So You Want to Build a DC Microgrid?

Sept. 21, 2021
Hanan Fishman, president of Alencon Systems, discusses five practical considerations for building a DC microgrid, including defining the components.

In the last article on this topic, we discussed the relative merits of building a DC microgrid. We, of course, won’t regurgitate that information, as you can read it for yourself by clicking here. At this point, we’ll assume you are sold on the benefits of a DC microgrid, and we’ll address some more practical technical considerations to keep in mind when setting about building one.

What is the problem you are trying to solve?

Planning a DC microgrid is no different than any other technical undertaking. You need to start with defining the problem you are trying to solve. In the realm of microgrids, several buzzwords often come to mind including resilience. But you’ll need to drill beyond just buzzwords and really understand the problem you want to solve, whether it is offsetting higher demand charges, creating greater resiliency from grid outages or something else altogether. Answering this first question will determine if a DC microgrid even makes sense versus an AC coupled topology.

Define the components

Once you have a clear understanding of your problem statement, you can go about selecting the various key components for your microgrid. While DC microgrids are still largely in their infancy, many of the ones that have been deployed typically have solar and battery energy storage connected on the same DC bus in front of a grid-tied inverter. In many cases, though certainly not all, the inverter used in a DC microgrid is grid forming, meaning it can provide stabilization to the system in the event of a grid outage. Of course, solar and storage aren’t required elements of a DC microgrid either, though they are the most common. Solar provides the least expensive, cleanest and easiest to install form of distributed generation, while battery energy storage is a great way to absorb excess energy during times of overproduction and then discharge that energy when the PV is unavailable (i.e., nighttime) or when the PV is underproducing (overcast or cloudy conditions). The beauty of the DC microgrid is that it is ideal for all manner of today’s clean generating and consuming sources and loads, including hydrogen powered fuel cells and electric vehicles.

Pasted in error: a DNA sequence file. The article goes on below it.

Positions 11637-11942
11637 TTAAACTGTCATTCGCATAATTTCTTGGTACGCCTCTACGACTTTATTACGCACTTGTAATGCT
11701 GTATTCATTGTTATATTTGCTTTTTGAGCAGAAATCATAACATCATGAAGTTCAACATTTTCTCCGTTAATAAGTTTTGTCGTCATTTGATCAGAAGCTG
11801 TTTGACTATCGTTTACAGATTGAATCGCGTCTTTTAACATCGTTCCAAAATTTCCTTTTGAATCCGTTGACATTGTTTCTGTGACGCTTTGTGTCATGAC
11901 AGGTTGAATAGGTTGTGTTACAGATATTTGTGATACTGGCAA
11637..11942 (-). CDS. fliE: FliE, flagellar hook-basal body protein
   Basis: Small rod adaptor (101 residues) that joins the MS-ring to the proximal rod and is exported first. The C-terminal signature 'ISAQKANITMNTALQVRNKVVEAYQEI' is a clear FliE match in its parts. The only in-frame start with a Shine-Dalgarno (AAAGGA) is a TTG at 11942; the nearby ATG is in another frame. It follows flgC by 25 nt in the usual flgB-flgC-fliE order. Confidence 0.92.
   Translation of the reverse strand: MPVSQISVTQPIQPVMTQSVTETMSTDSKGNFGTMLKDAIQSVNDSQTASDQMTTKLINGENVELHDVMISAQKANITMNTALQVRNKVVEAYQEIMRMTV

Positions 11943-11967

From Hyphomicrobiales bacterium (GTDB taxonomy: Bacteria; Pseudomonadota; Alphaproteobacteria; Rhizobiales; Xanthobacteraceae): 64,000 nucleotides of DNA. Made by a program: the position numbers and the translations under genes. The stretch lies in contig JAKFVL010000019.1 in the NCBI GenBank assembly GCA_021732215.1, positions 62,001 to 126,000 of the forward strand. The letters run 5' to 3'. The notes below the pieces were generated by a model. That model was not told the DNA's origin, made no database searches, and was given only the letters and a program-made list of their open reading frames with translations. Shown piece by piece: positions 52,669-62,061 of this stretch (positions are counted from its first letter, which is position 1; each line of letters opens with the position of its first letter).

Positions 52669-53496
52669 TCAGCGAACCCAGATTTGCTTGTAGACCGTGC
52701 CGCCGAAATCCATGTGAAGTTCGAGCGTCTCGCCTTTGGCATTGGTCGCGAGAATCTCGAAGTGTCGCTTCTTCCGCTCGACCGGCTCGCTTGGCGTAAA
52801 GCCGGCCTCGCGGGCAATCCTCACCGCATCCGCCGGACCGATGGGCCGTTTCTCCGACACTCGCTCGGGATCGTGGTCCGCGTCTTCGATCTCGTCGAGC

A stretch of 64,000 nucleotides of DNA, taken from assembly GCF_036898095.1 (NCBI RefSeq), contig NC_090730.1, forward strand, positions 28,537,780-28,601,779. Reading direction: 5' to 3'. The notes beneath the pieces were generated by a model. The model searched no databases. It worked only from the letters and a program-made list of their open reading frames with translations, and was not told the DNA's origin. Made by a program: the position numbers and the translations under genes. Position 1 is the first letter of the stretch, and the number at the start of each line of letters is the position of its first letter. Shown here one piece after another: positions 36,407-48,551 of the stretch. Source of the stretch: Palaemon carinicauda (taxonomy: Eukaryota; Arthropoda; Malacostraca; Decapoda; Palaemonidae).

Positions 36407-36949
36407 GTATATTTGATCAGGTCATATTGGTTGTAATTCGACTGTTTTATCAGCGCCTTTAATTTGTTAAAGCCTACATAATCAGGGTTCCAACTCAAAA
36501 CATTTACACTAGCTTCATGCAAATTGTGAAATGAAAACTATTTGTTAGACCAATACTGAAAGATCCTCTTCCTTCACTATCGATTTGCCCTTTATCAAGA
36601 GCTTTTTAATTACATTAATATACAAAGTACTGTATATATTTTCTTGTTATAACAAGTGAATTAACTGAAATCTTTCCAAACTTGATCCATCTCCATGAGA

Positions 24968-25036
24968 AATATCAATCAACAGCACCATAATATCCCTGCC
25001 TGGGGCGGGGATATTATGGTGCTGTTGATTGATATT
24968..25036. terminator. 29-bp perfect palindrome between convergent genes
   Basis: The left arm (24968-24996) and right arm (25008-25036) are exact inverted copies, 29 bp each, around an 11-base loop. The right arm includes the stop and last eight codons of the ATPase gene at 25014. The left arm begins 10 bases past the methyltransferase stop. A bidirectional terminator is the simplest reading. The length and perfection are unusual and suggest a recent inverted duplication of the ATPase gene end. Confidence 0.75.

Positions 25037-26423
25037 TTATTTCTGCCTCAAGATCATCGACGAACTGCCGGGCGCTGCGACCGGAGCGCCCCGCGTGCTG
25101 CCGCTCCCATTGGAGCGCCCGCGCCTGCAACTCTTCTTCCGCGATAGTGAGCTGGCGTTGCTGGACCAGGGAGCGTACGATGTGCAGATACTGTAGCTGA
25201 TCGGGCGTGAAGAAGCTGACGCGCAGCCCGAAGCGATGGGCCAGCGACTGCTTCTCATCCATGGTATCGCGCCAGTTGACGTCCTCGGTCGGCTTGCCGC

Match the voltages

Once you’ve defined the problem(s) you are trying to solve and the key system components you’ll use to solve those challenges in a DC microgrid, know that you will need to match the voltages of these different DC sources and loads on a DC bus. This is where a device called a DC:DC converter comes into play. The role of the DC:DC converter is to “map” different voltages into a singular, common voltage level into which all of the parts of the system can operate. For example, let’s take a “typical” DC microgrid (and let’s be clear, DC microgrids are still not yet at the level of penetration where any of them can really be called typical) that consists of a PV array, a battery energy storage system and a bidirectional, grid forming, battery inverter. In such a system topology, the DC bus voltage will typically be dictated by the battery. In this case, a DC:DC converter should be placed in the PV array to harvest the solar energy at the PV panels’ maximum power point voltage (also called MPPT) and then deliver on the output a voltage that matches that of the battery at its current state of charge. That’s just one example, but the point is that a DC:DC converter is the “glue” that holds a DC microgrid together.

Isolate the grounding

One of the devilish details of DC microgrids is that their various components can have different grounding schemes. Overcoming this challenge is one of the factors that have held DC microgrids back from greater acceptance. While connecting various DC sources and loads by converting to AC is generally more expensive and less efficient than DC coupling, it does provide several inherent safety benefits by electromechanically isolating the system components from one another. However, using a galvanically isolated DC:DC converter can offer you the safety benefits of an AC coupled system while allowing you to enjoy the other benefits of a DC coupled system discussed here.

Define the control system

No discussion of any microgrid, DC coupled, AC coupled or otherwise, is complete without highlighting the importance of the control scheme. Fortunately, today there exist many excellent providers of microgrid controllers. Be sure to interview some of them and have your problem statement clearly defined before kicking off your microgrid project.

Hanan Fishman is the president of Alencon Systems, a manufacturer of DC:DC power converters.

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